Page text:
Getting outdoors, enjoying the fresh air, and taking time to play; these things are crucial to maintaining your child’s overall health, including their eyes. When looking at close-up objects, such as a screen, tablet, or phone, eyes contract and converge. This causes the eye muscles to work harder, and then experience digital eye strain. But taking the time to play outdoors allows the eye muscles to focus on things farther away, relax, and rest. In fact, recent research shows for every one additional hour children spend outside, their odds of developing myopia (nearsightedness) goes down by about 14 percent.
Dr. Kim Bugera, Children’s Vision Committee Chair at the Alberta Association of Optometrists, says digital eye strain in children is more common than you think. “Children spend their whole life looking at phones, which can mask other issues,” says Dr. Bugera. She points out that we normally blink 12 times per minute, but when looking at screens, blinking slows to five times per minute, leaving the eyes improperly lubricated. “Blinking is important because it creates a protective lubricant over the eye that helps to provide relief.” Practice mindful blinks. When waiting for something to download, for example, count 1, 2, 3, 4 and then blink. 1, 2, 3, 4 and then blink. Squeeze the eyelids to lubricate the eye.
Dr. Bugera suggests you consider keeping screens out of your children’s bedrooms at night. “Staring at screens at bedtime means your eyes are drying out just as you’re falling asleep. This is a much better time for children to read a book and give their eyes a chance to rest and lubricate before nodding off for the night.” Digital devices also emit high energy visible light known as blue light, and there is evidence to support that this light can adversely impact sleep patterns.
Children don’t often complain about their vision because they believe what they are seeing and experiencing is normal. Dr. Bugera cautions parents against believing they would know if their child had a vision or eye health issue. “Devices can also mask other issues, such as an incorrect prescription. When children are looking at screens close up, they can hide the fact they can’t see distances or have poor depth perception. This is something very difficult for children to cope with, and equally difficult for parents to detect because children can be masters at compensating,” says Dr. Bugera. Unfortunately, it’s usually in the classroom where these issues become evident with children showing signs of irritability, displaying poor behavior, and there is often reduced attention span. “It’s why we recommend annual eye exams take place early in the school year. If a child’s eyes are straining to read and they are struggling to see the board, you can imagine the combination of issues this creates.”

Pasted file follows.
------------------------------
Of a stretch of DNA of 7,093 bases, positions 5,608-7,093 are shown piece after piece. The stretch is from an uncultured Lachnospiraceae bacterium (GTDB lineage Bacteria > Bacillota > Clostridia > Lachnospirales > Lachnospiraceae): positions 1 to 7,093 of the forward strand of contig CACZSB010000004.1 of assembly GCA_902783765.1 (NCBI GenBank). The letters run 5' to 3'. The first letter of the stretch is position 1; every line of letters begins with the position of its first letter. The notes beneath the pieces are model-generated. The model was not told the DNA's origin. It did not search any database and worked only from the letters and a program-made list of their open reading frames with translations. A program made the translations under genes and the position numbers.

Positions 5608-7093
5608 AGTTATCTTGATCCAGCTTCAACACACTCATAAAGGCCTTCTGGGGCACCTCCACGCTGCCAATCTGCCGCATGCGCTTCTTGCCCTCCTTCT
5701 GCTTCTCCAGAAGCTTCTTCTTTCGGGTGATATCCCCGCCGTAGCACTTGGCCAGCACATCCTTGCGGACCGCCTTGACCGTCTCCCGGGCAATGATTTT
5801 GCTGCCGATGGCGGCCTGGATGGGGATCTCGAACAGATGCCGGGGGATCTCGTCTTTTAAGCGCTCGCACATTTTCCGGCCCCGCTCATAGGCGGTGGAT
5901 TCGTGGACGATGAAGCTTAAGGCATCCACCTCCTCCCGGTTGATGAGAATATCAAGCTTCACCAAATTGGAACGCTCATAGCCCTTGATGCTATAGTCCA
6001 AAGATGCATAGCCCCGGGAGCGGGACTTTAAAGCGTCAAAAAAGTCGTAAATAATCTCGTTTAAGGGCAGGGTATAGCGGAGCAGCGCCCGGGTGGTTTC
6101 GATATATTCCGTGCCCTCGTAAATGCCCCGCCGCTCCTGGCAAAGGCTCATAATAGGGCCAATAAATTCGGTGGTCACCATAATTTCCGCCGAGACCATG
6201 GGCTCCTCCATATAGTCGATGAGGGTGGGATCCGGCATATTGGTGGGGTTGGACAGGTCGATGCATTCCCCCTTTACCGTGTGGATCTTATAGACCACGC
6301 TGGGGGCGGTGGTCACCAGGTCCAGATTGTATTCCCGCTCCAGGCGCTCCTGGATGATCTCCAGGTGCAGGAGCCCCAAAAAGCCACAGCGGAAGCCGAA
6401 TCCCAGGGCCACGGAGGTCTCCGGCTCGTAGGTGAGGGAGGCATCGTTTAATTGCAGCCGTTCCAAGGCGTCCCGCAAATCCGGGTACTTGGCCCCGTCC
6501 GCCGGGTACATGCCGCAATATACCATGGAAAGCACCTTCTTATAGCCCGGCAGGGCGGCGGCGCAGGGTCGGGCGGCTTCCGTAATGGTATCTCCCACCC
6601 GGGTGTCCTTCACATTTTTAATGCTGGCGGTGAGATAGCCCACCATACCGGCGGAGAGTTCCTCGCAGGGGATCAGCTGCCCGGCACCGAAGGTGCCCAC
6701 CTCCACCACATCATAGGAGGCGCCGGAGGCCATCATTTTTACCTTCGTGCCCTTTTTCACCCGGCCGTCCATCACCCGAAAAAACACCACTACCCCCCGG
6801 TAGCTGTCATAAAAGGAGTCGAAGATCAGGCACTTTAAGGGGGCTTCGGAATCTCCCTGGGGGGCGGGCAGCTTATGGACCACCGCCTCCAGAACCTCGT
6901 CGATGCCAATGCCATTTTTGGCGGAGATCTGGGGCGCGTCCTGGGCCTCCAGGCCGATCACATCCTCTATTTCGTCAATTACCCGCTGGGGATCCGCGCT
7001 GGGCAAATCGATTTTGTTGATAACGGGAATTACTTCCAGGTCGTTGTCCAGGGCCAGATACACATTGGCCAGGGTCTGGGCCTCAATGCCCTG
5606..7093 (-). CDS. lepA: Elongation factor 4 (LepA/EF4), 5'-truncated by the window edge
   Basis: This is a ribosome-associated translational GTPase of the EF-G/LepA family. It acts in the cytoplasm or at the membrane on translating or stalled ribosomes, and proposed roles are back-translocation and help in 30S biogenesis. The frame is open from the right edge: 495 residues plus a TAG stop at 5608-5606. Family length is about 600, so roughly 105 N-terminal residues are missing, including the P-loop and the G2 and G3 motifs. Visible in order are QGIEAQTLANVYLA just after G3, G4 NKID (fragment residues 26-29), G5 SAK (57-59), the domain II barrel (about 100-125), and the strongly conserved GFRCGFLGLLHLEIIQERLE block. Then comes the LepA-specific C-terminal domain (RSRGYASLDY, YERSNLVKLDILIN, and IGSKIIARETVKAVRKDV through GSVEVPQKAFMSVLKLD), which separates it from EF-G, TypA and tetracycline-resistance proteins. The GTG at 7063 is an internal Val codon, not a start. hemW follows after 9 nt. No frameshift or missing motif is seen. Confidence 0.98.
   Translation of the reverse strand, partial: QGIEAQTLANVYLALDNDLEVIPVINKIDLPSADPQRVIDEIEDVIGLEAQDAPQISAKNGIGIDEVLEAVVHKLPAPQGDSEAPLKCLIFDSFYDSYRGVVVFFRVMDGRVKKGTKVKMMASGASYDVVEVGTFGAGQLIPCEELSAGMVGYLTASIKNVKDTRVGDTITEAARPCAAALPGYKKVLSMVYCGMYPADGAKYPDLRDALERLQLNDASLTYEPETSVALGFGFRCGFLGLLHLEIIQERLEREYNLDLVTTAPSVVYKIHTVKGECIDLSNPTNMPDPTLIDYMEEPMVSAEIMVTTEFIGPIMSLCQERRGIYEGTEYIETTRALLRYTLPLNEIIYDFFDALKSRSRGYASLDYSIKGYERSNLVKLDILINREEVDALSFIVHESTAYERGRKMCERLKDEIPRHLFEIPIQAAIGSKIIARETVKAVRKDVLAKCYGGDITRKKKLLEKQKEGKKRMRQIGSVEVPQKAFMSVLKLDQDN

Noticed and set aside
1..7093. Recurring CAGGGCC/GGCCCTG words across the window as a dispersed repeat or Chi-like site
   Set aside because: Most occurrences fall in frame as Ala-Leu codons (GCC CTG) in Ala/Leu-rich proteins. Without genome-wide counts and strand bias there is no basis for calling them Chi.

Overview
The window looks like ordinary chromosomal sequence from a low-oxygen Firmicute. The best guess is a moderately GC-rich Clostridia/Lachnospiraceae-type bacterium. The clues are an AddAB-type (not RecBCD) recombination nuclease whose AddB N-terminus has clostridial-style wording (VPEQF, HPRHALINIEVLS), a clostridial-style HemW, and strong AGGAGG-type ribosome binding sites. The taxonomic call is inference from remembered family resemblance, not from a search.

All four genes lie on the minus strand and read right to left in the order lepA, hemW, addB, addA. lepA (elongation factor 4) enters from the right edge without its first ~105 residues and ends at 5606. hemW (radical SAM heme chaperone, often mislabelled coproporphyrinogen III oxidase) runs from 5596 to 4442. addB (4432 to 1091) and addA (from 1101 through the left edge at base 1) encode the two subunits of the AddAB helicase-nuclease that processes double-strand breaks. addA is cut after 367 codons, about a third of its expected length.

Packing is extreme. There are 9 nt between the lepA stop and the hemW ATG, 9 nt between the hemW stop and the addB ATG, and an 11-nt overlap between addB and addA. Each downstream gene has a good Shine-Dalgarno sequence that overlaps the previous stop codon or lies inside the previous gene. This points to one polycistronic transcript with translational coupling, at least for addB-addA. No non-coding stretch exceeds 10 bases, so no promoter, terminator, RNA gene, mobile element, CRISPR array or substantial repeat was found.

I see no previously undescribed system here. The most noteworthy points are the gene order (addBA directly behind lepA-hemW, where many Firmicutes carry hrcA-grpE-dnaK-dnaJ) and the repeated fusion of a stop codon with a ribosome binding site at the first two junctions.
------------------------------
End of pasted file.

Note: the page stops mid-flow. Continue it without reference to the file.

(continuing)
A few things you should be on the lookout for to determine if your child is experiencing digital eye strain:
While there could be a number of reasons your children are experiencing these symptoms, a comprehensive eye exam will rule out vision and eye health as a cause. Children’s annual eye exams are covered by Alberta Health, so all you need to do is book an appointment for your child. If your child is in Kindergarten and they require glasses, they can also get a free pair of glasses as part of the Eye See... Eye Learn® program.
So, what can you do to ensure your children don’t suffer from digital eye strain? Dr. Bugera recommends some simple steps such as changing to anti-fatigue eyeglass lenses, eliminating screen glare, not holding screens too close to the face/eyes, and taking regular breaks from a screen. “These breaks are important. A simple way to remember to help the eyes is to look at something 20 feet away every 20 minutes for 20 seconds; 20-20-20 [rule]. And, of course, head outside to play,” she says.
For more information on children’s eye health, visit optometrists.ab.ca.
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